CVR Agreement § 7.6(a).

         On December 19, 2016, UMB, on behalf of the CVR holders, sent a letter to Sanofi invoking the CVR holders' rights under Section 7.6(a). (Wilkinson Decl. ¶ 11; Letter of Michael Brenner Weiss dated Dec. 19, 2016 ("Weiss Letter"), attached as Exh. A to Declaration of Brent L. Andrus dated Oct. 5, 2017 ("Andrus Decl.").) Sanofi refused UMB's request for an audit. (Sanofi 56.1 Responses ¶ 15; Letter of John A. Neuwirth, dated Jan. 12, 2017, attached as Exh. B to Andrus Decl.)

         Procedural Background

         UMB commenced this action in November 2015. The initial complaint did not include a claim concerning Section 7.6(a) or Sanofi's audit obligations. (Dkt. 5.) On May 26, 2016, UMB moved to file a supplemental complaint to add a claim for payment of the Trustee's attorneys' fees and costs expended in prosecuting this action. (Dkt. 39.) Several months later, UMB moved for summary judgment on that claim and sought an order requiring Sanofi to immediately begin reimbursing UMB for its fees and costs. (Dkt. 60.) The Court denied UMB's motion. UMB I, 2016 WL 4938000 at *7-8.[5]

         A few months later, UMB for the first time issued a demand that Sanofi comply with the audit provisions of the CVR Agreement. (Wilkinson Decl. ¶ 11; Weiss Letter.) After Sanofi refused, and more than a year after UMB initiated this action, UMB filed an amended complaint adding its claim for declaratory judgment that Sanofi is required to comply with the audit provision. (Dkt. 93.) UMB then filed its motion for partial summary judgment on its audit claim on October 6, 2017. (Dkt. 134.) UMB argues that Sanofi's obligation to submit to and pay for an audit of Lemtrada's product sales is clear and unambiguous under Section 7.6(a) and that there is no disputed issue of material fact that impedes granting summary judgment on its claim for declaratory judgment under, and to compel immediate enforcement of, its audit rights.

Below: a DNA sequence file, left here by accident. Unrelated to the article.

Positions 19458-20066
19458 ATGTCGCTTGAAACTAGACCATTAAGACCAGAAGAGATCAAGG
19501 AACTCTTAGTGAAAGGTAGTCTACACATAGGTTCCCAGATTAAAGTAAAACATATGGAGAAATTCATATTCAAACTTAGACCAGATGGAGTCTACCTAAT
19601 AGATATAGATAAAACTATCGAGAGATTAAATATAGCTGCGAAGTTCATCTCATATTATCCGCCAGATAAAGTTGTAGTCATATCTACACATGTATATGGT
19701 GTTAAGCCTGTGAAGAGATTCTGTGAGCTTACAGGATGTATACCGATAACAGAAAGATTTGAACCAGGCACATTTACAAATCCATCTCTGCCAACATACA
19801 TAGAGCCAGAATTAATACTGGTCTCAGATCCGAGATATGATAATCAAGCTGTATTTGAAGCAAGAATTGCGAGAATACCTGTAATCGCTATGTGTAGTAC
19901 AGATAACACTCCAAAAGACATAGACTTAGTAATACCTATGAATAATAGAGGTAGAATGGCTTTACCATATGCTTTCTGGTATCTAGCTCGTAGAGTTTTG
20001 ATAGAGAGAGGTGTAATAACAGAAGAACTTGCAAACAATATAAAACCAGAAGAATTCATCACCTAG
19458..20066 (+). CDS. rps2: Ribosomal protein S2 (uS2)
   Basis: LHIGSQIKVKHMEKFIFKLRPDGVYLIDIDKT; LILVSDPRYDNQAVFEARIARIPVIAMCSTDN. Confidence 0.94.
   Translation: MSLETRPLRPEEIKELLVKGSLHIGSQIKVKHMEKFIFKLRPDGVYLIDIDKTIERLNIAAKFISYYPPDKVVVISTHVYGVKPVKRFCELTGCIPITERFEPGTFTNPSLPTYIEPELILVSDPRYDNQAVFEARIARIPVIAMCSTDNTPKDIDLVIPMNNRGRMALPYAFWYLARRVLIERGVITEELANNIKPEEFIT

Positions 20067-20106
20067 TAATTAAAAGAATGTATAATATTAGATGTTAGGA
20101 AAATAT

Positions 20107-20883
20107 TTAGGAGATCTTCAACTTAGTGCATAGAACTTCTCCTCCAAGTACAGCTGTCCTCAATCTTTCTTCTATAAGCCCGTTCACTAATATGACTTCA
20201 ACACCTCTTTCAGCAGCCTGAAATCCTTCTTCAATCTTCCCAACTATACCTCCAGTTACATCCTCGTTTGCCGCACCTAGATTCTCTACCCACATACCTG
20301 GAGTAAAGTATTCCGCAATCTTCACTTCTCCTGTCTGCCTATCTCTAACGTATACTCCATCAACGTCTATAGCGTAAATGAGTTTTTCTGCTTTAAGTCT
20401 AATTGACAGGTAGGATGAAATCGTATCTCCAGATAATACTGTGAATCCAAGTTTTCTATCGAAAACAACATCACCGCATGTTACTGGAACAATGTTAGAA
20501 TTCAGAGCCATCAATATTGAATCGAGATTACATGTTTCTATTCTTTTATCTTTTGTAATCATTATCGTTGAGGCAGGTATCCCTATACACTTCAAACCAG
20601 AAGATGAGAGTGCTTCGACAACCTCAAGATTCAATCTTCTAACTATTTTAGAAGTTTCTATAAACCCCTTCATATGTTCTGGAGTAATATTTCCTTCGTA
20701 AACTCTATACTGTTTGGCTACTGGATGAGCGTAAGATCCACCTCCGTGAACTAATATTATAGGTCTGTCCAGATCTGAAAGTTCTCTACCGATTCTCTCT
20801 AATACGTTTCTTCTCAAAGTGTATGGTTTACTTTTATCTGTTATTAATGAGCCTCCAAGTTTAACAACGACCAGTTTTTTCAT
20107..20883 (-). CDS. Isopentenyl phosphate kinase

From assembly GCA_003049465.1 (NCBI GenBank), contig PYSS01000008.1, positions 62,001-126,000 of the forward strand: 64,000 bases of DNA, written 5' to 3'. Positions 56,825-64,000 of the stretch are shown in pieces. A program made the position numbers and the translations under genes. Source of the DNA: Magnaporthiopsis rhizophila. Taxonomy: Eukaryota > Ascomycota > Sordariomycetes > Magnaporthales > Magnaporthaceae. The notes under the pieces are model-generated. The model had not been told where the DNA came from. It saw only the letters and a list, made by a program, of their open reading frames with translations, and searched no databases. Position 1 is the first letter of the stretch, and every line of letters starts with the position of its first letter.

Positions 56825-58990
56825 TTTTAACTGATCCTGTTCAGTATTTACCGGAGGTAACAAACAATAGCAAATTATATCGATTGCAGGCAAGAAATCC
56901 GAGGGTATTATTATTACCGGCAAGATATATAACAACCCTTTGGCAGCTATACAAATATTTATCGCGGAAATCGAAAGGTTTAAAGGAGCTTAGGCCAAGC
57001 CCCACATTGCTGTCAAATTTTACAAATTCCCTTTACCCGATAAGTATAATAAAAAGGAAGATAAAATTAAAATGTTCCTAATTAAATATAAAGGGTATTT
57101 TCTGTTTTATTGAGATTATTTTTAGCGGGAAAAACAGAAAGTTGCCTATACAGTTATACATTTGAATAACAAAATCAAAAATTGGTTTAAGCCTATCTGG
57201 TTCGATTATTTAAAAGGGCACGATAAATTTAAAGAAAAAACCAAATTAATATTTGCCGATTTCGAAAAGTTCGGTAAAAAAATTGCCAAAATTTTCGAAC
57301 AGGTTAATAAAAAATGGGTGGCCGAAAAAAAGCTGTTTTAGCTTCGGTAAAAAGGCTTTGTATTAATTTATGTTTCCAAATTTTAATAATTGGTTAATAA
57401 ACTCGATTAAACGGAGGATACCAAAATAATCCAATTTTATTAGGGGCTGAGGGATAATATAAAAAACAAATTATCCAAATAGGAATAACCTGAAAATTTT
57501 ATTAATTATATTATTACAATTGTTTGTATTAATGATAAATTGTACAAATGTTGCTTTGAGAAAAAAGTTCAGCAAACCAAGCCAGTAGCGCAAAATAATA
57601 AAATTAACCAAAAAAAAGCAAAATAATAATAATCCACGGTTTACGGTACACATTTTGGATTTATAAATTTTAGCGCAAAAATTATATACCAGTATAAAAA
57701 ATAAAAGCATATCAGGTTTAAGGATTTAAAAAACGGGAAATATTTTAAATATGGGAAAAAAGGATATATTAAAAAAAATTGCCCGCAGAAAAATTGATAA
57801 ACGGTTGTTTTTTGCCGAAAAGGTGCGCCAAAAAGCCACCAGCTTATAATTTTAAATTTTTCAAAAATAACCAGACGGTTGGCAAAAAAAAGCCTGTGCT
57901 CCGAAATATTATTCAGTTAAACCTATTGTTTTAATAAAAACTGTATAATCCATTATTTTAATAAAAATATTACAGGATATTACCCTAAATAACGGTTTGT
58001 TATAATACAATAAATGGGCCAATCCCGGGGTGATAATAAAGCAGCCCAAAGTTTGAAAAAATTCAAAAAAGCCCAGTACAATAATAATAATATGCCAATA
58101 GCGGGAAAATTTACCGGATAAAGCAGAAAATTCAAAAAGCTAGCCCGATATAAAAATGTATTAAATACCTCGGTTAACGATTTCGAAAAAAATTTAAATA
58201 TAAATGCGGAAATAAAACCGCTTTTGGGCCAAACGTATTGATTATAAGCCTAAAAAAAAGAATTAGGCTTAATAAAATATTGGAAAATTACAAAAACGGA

In opposing the motion, Sanofi does not argue that Section 7.6(a) is ambiguous. Rather, it argues that there are two disputed issues of material fact that require denial of summary judgment at this time. First, Sanofi contends that because Lemtrada's launch date is the subject of dispute (Sanofi 56.1 Counter ¶¶ 15-19), conducting an audit is premature and wasteful.[6] Second, Sanofi seizes upon its affirmative defense that UMB breached the implied obligation of good faith and fair dealing inherent in any contract. More specifically, Sanofi argues that UMB asserted its audit rights for the sole reason of harassing Sanofi and not for any good faith reason. Sanofi contends that further discovery will shed light on this disputed issue and that summary judgment therefore should be denied under Fed.R.Civ.P. 56(d).[7]


         A. Summary Judgment Standard

         A "[c]ourt shall grant summary judgment if the movant shows that there is no genuine dispute as to any material fact and the movant is entitled to judgment as a matter of law." Fed.R.Civ.P. 56(a); see Celotex Corp. v. Catrett, 477 U.S. 317, 322 (1986); Anderson v. Liberty Lobby, Inc., 477 U.S. 242, 247 (1986). The Court's task is not to resolve contested issues of fact, but rather to determine whether there exists any disputed issue of material fact. Donahue v. Windsor LocksBoard of Fire Commissioners,834 F.2d 54, 58 (2d Cir. 1987); Knight v. U.S. Fire Insurance Co., 804 F.2d 9, 11 (2d Cir. 1986), cert, denied, 480 U.S. 932 (1987). "A fact is material when it might affect the outcome of the suit under governing law." Gorham-DiMaggio v. Countrywide Home Loans, Inc., 421 Fed.Appx. 97, 101 (2d Cir. 2011) (quoting McCarthy v. Dun & Bradstreet Corp., 482 F.3d 184, 202 (2d Cir. 2007)) ...